April 2018

Chronological Clues to Life’s Early History Lurk in Gene Transfers

To date the branches on the evolutionary tree of life, researchers are looking at horizontal gene transfers among ancient microorganisms, which once seemed only to muddle the record.

By Jordana Cepelewicz

Scientists who want to uncover the details of life’s 3.8-billion-year history on Earth find themselves in murky territory as soon as they look earlier than half a billion years ago. Before then, microorganisms dominated the planet, but—unlike the animals and plants that later emerged—they left behind barely any fossils to mark their ancient pasts, and attempts to infer their family trees from their genes have proved frustrating.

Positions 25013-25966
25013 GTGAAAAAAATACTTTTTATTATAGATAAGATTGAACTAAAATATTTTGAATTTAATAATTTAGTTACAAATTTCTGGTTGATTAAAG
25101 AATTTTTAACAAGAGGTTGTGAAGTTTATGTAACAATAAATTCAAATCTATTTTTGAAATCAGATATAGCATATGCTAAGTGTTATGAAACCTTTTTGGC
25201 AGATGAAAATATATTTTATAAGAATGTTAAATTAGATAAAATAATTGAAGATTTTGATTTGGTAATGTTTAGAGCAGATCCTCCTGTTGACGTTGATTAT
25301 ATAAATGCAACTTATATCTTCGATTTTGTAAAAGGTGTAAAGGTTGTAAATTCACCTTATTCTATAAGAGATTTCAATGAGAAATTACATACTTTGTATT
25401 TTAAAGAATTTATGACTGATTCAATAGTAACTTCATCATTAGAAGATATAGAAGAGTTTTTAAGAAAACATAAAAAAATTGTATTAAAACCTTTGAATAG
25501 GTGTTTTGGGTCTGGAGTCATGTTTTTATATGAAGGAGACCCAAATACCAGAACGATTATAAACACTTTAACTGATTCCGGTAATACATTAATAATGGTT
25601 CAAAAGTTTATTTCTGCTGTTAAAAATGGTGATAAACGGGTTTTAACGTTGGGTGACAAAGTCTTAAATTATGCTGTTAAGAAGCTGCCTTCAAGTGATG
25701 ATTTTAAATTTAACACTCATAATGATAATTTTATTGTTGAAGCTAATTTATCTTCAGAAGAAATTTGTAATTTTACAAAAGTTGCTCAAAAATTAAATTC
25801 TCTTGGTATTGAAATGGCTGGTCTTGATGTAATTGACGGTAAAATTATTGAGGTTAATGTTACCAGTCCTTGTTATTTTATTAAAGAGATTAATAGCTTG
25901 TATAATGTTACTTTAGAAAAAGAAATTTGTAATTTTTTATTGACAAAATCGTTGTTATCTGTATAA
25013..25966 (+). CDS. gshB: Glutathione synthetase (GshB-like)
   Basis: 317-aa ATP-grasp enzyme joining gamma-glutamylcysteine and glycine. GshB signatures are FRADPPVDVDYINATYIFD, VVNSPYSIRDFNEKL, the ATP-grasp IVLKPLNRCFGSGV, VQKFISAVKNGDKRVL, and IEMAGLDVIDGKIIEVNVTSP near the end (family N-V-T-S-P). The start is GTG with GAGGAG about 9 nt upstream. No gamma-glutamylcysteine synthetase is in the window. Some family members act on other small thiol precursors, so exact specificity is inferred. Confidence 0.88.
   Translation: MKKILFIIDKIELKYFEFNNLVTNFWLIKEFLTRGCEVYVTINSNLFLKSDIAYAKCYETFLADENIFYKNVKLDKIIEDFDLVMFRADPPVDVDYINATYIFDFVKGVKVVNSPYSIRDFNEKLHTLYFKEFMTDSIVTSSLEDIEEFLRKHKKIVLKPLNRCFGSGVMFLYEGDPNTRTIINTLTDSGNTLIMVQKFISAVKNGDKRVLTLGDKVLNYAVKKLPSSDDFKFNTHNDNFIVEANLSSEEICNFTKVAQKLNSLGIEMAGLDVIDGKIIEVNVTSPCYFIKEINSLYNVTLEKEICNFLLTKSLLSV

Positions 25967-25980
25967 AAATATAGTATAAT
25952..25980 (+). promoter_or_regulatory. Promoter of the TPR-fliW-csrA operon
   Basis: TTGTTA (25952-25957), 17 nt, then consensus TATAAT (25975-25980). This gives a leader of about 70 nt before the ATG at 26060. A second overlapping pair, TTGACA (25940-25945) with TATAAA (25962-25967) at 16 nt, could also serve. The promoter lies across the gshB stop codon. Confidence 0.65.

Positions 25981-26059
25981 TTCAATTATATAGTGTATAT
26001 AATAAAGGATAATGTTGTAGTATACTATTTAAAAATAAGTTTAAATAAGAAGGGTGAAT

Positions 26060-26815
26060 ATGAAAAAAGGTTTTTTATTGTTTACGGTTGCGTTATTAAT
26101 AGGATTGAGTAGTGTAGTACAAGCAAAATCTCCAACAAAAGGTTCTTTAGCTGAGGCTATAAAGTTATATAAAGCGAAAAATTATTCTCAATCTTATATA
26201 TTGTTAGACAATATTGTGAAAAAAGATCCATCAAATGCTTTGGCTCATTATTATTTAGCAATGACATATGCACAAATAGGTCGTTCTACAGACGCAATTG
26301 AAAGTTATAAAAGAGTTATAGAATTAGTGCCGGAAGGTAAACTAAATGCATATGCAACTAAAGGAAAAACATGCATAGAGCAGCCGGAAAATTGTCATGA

But two papers published earlier this month in Nature Ecology & Evolution are poised to bring greater clarity to the study of evolution. One has already provided additional evidence for the role that early life played 3.5 billion years ago. The key to their success lay in finding ways to exploit what many researchers have regarded as an obstacle to progress rather than a tool.

Reprinted with permission from Quanta Magazine's Abstractions blog.